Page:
Mainland statisticians win chance to earn credibility
Mainland economic statistics - long suspect by outsiders - could finally take a leap into credible territory.
A project by Paris-based Organisation for Economic Co-operation and Development (OECD) and the State Statistical Bureau (SSB) on the data sources and procedures used to calculate national accounts will be published by early next year.
The project is the result of a three-year initiative by the OECD to train mainland staff on how to collect reliable national accounts and make authoritative economic forecasts.
'A key part of the co-operation between the OECD and China is in statistics collection,' OECD secretary-general Donald Johnston said in his first visit to the mainland since he was appointed to the post in 1996.
He is in Beijing to meet with senior leaders, including Vice-Premier Li Lanqing, to help step up OECD's co-operation with the mainland after a visit to Xiamen to attend the annual Third China International Investment and Trade Fair.
An OECD official said the project involves training SSB staff to implement an internationally-agreed code of drawing up national macro-economic accounts, draft a set of leading economic indicators, and work the purchasing power parity of the Chinese currency.
Although Beijing announced its economy grew 7.8 per cent last year, few foreign analysts and economists believed the figure because of a widespread practice of cooking the books by provincial governments.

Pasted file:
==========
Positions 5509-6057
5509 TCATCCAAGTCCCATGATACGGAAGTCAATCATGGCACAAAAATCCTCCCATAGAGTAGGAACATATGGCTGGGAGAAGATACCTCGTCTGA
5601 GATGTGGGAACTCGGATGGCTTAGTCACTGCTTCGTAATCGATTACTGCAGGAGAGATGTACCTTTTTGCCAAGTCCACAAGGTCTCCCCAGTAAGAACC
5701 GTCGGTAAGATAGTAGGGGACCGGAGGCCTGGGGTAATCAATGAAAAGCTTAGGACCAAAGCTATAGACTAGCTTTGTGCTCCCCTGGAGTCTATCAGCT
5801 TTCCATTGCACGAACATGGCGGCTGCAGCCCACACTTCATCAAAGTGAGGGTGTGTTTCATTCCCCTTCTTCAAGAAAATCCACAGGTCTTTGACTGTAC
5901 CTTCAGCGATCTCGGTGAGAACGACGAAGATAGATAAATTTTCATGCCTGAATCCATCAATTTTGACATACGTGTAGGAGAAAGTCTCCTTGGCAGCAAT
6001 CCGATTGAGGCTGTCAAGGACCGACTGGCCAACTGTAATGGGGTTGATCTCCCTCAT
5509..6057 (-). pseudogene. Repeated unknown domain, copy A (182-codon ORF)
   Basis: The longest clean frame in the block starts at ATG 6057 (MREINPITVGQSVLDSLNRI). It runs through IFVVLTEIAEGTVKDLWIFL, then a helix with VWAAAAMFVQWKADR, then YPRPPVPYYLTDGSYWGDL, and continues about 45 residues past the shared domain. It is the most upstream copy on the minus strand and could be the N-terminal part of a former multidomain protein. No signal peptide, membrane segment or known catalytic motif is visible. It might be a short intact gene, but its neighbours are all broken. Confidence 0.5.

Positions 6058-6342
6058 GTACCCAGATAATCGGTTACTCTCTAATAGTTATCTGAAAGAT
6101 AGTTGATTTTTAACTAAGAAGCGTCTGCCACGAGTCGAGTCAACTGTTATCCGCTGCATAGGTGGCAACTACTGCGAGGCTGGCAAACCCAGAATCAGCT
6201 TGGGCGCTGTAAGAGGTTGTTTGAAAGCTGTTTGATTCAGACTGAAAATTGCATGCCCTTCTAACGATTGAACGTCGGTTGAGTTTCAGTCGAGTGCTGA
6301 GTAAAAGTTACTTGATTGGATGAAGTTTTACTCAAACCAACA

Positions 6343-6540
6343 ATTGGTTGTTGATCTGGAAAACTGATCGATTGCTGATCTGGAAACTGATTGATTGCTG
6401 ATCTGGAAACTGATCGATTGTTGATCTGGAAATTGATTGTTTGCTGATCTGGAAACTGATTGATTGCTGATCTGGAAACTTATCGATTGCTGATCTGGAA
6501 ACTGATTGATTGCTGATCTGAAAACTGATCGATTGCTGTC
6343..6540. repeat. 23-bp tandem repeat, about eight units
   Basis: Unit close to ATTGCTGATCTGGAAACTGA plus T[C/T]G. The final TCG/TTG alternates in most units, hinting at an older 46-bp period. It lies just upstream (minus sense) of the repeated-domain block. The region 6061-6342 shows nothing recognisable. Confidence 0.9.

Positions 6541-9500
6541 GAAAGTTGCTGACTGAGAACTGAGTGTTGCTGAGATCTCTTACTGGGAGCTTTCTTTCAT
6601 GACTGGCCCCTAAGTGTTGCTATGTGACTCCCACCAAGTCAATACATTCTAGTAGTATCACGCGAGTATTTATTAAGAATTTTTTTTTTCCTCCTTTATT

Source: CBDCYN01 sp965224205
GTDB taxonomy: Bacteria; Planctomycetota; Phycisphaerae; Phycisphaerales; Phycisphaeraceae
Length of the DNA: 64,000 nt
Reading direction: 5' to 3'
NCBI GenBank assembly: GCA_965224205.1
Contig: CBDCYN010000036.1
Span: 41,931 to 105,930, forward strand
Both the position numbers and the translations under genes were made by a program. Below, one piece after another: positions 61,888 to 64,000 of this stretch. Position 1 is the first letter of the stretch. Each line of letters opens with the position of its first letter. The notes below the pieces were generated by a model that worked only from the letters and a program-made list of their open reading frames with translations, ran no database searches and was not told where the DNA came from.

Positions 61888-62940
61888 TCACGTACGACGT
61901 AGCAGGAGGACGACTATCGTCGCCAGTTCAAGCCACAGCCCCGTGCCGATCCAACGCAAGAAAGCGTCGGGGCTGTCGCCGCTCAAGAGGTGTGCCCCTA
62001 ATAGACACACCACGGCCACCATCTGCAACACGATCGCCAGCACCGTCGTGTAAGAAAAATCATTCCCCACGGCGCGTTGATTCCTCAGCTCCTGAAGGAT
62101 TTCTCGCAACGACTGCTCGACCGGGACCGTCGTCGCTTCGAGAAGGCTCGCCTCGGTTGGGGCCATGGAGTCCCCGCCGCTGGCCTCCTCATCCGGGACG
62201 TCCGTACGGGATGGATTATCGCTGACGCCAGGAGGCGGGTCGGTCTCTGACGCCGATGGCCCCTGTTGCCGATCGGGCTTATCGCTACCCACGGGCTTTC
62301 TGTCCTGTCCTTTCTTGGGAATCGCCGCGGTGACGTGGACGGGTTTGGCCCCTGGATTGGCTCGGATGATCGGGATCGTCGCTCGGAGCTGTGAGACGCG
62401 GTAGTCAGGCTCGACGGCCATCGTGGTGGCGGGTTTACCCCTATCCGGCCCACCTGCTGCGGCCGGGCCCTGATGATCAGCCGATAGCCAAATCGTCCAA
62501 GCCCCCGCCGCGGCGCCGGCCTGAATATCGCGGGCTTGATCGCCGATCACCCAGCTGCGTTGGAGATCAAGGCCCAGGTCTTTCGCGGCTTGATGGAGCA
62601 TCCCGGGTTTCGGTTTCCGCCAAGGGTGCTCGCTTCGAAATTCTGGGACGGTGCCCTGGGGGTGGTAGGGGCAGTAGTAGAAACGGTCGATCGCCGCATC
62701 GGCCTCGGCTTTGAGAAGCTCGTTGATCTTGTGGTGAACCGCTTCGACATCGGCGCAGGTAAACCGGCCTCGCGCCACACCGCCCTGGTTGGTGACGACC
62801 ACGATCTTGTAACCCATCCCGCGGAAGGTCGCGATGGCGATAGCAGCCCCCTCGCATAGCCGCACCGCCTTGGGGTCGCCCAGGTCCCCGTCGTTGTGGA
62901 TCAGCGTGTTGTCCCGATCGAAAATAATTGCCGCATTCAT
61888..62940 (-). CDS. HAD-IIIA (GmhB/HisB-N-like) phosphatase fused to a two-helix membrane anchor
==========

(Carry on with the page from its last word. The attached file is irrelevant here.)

The distrust of mainland statistics also extends to data collected in other fields, making it almost impossible for foreign investors to accurately assess the size of the economy and the markets they are interested in.
'It is not so easy to transfer the code because there are aspects of the Chinese economy which requires aspects of the code to be adapted,' the OECD official said.
A key problem, for example, was that statistics collection tended to be decentralised, allowing an opportunity for some provinces to be lax in reporting.
'By applying these national accounts, you can have checks and balances because you will have income on one side, and outgoings on the other,' the official said.
The SSB is also keen to develop a set of composite leading indicators to give a more up-to-date picture on where the economy is heading.
'In this respect, the OECD is helping China to develop regional indicators because this is believed to be more useful than national indicators [due to] the size of its economy.' There will also be a business tendency survey on expectations of company prospects.
'We have found that in the transition from command economies to market-oriented ones, the business tendency survey has been an efficient way of assessing the current economic climate.' Mr Johnston said the OECD predicted the mainland - the world's largest economy in 1820 - would be restored to that position by 2020.
'Because of its size and rapid progress, China has become the most important economic partner of OECD countries outside the OECD membership,' he said.